“Recent Cases: Case C-131/12, Google Spain SL v. Agencia Española de Protección de Datos (May 13, 2014).” Harvard Law Review, 128 (2014): 735 – 742.

Scott-Hayward, Christine, Henry F. Fradella, and Ryan G, Fischer, “Does Privacy Require Secrecy?  Societal Expectations of Privacy in the Digital Age.” Am. J. Crim. L. 43, 1 (2015): 20-58

Suuberg, Alessandra, “The View from the Crossroads:  The European Union’s New Data Rules and the Future of U.S. Privacy Law.”  Tulane Journal of Technology and Intellectual Property. 16 (2013): 267 – 286.

Voss, W. Gregory, “European Union Data Privacy Law Reform: General Data Protections Regulation, Privacy Shield, and the Right to Delisting.” Business Lawyer, 72, 1 (2016): 221-233.

Waldo, James, and Lynette I. Millett, eds. Engaging privacy and information technology in a digital age. Translated by Herbert Lin. Washington, D.C.: The National Academies Press, 2007.

Warren, Samuel D. and Louis D. Brandeis, “The Right to Privacy.”  Harvard Law Review, IV, 5 (1890).

[1] Olmstead v. United States, 277 U.S. 438, 466 (1928).

[2] Katz v. United States, 389 U.S. 347 (1967).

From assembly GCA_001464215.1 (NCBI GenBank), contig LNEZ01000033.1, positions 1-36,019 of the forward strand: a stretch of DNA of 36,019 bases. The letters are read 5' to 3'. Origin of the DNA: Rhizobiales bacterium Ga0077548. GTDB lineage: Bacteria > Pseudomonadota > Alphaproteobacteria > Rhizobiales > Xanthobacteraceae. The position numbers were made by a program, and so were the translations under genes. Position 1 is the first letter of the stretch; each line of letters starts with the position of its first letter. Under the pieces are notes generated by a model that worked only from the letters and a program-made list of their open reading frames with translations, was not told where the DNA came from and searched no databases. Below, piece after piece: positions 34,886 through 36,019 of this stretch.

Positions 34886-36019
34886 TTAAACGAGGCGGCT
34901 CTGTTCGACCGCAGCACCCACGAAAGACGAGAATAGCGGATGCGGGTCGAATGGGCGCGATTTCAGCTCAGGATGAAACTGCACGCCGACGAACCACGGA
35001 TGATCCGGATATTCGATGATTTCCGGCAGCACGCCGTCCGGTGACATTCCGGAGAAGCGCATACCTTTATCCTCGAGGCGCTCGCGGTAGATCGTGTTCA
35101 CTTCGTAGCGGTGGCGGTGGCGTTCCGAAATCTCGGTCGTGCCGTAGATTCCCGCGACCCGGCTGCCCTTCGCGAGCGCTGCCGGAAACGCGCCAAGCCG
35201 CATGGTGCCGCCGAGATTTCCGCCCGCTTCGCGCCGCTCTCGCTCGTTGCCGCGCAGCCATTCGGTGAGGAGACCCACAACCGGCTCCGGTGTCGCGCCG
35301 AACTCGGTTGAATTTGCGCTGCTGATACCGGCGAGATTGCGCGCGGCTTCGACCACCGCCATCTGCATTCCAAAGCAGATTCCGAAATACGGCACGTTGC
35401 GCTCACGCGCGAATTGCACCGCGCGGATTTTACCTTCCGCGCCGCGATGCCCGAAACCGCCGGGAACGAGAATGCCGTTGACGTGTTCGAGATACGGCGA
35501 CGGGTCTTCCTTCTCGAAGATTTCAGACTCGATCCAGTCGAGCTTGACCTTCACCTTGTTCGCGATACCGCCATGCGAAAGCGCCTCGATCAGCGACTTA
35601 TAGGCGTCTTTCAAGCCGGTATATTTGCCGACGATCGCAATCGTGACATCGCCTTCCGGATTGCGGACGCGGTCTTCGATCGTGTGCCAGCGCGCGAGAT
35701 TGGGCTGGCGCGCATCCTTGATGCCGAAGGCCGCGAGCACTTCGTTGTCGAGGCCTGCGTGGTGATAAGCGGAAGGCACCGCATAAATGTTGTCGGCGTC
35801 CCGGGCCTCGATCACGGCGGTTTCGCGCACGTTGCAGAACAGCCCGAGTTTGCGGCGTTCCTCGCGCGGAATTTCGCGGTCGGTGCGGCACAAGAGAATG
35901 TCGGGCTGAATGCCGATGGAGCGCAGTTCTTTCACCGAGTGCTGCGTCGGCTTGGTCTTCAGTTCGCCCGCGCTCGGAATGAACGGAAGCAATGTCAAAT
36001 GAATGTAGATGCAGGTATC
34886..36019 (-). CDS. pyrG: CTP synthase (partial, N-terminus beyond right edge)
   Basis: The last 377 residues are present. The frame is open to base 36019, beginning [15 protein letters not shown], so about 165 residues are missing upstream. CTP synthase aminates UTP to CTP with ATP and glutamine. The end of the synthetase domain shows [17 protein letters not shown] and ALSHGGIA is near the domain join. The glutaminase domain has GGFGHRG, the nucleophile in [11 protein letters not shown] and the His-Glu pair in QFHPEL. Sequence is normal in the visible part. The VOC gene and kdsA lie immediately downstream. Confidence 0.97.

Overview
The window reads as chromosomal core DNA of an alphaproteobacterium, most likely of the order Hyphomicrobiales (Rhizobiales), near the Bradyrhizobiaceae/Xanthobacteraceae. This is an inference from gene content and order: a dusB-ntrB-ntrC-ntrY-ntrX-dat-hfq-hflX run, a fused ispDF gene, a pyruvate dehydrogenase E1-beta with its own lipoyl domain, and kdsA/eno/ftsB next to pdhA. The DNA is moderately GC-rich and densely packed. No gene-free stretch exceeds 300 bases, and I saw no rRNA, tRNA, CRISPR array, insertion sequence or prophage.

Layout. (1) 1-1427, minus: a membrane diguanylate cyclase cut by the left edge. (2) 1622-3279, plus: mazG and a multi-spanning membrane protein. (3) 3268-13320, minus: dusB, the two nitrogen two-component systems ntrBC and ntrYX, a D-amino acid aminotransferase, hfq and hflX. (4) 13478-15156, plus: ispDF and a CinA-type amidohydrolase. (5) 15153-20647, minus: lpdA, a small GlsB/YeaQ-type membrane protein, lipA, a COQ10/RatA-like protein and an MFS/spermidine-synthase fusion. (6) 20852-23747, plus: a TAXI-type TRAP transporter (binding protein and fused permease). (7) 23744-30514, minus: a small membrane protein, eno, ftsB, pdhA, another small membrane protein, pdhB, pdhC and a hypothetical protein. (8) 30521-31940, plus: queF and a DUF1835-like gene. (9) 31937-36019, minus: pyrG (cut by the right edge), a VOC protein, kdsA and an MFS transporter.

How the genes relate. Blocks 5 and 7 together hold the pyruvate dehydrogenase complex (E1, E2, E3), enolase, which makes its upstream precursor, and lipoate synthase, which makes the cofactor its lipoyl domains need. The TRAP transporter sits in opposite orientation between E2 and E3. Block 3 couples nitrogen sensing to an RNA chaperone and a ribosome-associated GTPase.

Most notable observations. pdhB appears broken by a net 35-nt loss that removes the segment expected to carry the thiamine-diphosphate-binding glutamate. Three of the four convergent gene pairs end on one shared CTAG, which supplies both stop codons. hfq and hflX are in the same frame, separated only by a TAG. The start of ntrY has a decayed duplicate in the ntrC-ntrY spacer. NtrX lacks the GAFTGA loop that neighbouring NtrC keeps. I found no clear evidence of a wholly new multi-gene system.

[3] United States v. Miller, 425 U.S. 435 (1976).

[4] United States v. Jones, 132 S. Ct. 954 (2012).

[5] Id, at 957 (2012).

[6] United States v. Davis, 785 F.3d 498 (11th Cir. 2015).

[7] United States v. Meregildo, 883 F. Supp. 2d 523, 526 (S.D.N.Y. 2012).

[8] UN General Assembly, International Covenant on Civil and Political Rights, 16 December 1966, United Nations, Treaty Series, vol. 999, p. 171, available at: [accessed 25 October 2017] (hereinafter “ICCPR”).

[9] Council of Europe, European Convention for the Protection of Human Rights and Fundamental Freedoms, as amended by Protocols Nos. 11 and 14, 4 November 1950, ETS 5, available at: [accessed 25 October 2017] (hereinafter “EHCR”).

[10] United States. Foreign Intelligence Surveillance Act of 1978 Amendments Act of 2008 or FISA Amendments Act of 2008. [Bethesda, MD: ProQuest], 2011.

[11] ICCPR (emphasis added).

[12] EHCR.